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Suspect with IS Flag Kills Policeman in Attack in Indonesian Borneo

Gunawan and Ronna Nirmala
Banjarmasin, Indonesia and Jakarta
2020-06-01
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Indonesian police escort an arrested terror suspect to a news conference in Jakarta on May 17, 2019.
Indonesian police escort an arrested terror suspect to a news conference in Jakarta on May 17, 2019.
AFP

A man carrying the Islamic State extremist group’s black flag killed a police officer and seriously wounded another during a sword attack in Indonesian Borneo on Monday before he was fatally shot, authorities said.

The suspect, identified as Ana Abdurrahman, torched a police car and then went after officers with a katana sword during the pre-dawn attack at a police station in South Daha, a district of South Kalimantan province, officials said. Police at the scene shot Abdurrahman, who died of his injuries while being transported to a local hospital, they said.

Abdurrahman acted alone in the attack, after which officers recovered a backpack from him that contained a flag bearing the Islamic State symbol, a card with an IS inscription, a small copy of the Quran, and a handwritten note urging Muslims to fight “idolaters,” a spokesman for the provincial police force said.

“There were some ISIS-related documents, but we can’t confirm whether he was an ISIS member or not,” spokesman Mochamad Rifai told BenarNews, using another acronym for Islamic State (IS).

Compared with the more populated Java and Sumatra Islands, attacks carried out by Islamic State militants or sympathizers are rare in Kalimantan, the Indonesian region of Borneo made up of five provinces.

The last known IS-linked attack in Indonesian Borneo took place in November 2016, when a toddler was killed and three other small children were injured in a Molotov cocktail blast at a church in East Kalimantan province.

Rifai said police were questioning witnesses and relatives of the two victims.

The injured officer, M. Azmi, was in an intensive care unit where he was being treated for stab wounds, he said.

Rifai said the slain officer, Leonardo Latupapua, and Abdurrahman had both lived in Bayanan village but were not believed to have known each other.

The Bayanan village chief, Hasan, said he did not know Abdurrahman but personally knew Leonardo.

“I have never seen or heard of the attacker. I couldn’t even recognize him from the photo,” Hasan, who goes by one name, told BenarNews, adding that village residents would know each other because of its small size.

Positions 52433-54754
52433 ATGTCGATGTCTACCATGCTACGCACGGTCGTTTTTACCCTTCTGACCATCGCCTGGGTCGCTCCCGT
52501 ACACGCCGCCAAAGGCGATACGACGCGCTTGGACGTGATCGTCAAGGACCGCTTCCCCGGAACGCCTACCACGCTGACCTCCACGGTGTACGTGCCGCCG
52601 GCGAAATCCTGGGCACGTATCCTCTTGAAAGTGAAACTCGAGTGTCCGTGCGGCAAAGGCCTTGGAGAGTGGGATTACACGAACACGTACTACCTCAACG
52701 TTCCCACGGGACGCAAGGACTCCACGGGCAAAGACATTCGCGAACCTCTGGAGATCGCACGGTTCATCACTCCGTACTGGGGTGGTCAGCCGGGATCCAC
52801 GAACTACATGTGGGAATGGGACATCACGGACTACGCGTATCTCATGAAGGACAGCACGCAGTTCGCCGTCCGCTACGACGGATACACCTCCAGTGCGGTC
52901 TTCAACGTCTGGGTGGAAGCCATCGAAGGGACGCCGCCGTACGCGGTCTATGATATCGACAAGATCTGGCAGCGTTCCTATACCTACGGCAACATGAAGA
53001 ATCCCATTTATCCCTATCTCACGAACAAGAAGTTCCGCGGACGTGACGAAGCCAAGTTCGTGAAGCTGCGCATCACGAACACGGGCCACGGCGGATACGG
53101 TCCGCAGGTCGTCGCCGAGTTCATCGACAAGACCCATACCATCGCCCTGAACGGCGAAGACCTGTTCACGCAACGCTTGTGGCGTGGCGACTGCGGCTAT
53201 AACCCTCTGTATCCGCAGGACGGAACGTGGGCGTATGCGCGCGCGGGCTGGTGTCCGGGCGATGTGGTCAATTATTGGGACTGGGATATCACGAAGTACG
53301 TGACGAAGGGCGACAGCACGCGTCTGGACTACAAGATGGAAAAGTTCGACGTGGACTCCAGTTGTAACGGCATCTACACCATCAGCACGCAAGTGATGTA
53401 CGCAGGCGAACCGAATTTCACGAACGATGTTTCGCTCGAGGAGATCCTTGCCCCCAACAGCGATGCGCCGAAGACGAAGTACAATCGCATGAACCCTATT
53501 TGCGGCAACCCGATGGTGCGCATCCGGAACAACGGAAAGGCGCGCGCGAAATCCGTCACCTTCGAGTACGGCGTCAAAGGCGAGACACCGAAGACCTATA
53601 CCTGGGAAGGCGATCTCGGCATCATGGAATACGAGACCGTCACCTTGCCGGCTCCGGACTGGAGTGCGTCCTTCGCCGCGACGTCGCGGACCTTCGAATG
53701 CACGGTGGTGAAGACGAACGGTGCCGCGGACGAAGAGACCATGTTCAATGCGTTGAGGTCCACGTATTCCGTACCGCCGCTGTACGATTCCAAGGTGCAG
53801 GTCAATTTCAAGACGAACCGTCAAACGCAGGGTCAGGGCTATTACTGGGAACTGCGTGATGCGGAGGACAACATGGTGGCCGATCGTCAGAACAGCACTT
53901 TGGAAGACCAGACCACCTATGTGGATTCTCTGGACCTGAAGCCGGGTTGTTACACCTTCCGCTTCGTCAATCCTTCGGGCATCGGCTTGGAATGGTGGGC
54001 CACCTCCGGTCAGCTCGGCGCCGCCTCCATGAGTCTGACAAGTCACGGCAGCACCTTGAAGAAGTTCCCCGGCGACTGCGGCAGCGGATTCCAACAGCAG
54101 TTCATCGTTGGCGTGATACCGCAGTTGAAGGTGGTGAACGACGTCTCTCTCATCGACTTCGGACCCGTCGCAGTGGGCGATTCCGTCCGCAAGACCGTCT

Hasan said Leonardo was a convert to Islam and was married to a nurse from a neighboring village.

National police chief Gen. Idham Aziz, meanwhile, asked local authorities to assist Leonardo’s family, said Gen. Nico Afinta, the police chief in South Kalimantan

“The victim had two small children – one is 7 years old and the other 4 years old. I am going to visit their house to convey condolences from the national police chief,” Nico told BenarNews.

Nico vowed to take strong action against militants, saying “there is no room for terrorist groups” in South Kalimantan.

The suspect Abdurrahman was 19 years old, another local police official said, according to Agence France-Presse.

Monday’s attack took place as Indonesia, the world’s largest Muslim-majority nation, marked Pancasila Day, a holiday that celebrates the state’s founding philosophy, whose pillars include national unity and diversity.

Adhe Bakti, a researcher at the Center for Terrorism and Deradicalization Studies (PAKAR), said it was too early to determine the suspect’s motive in the attack in South Kalimantan, though similar attacks involving IS-inspired militants had occurred in other parts of Indonesia.

“An attack in which people went on a rampage attacking the police isn’t new. But we can’t say for sure until we have seen police documents,” Adhe told an online discussion.

Adhe said that IS-inspired militants would use any window of opportunity to launch an attack on the perceived enemy.

“Even during the current [coronavirus] pandemic, if they see the slightest chance of attacking the enemy, they will do it,” he said.

In October 2019, a couple believed to members of the IS-affiliated Jamaah Ansharut Daulah (JAD), an Indonesian militant group, used knives to attack then security minister Wiranto and two other people who were accompanying him during a working visit to Pandeglang town in Banten province.

Wiranto suffered two deep wounds in the stomach. He has since recovered.

The two suspects, Syahrial Alamsyah, 51, and his wife, Fitri Diana, are currently on trial for the attack and could face the death penalty, if convicted.

A former terrorism convict, Sofyan Tsauri, said militants began setting their sights on police targets in 2010 following a government crackdown on terrorism.

“During the previous decade their targets were Western symbols,” Sofyan told an online discussion on terrorism on Monday.

Indonesia, the world’s largest Muslim-majority country, has been hit by a string of terrorist attacks since the early 2000s, with more recent strikes blamed on IS-affiliated militants.

Authorities blame militants for the country’s deadliest terror attack – the 2002 Bali bombings that killed 202 people – and several other deadly blasts.

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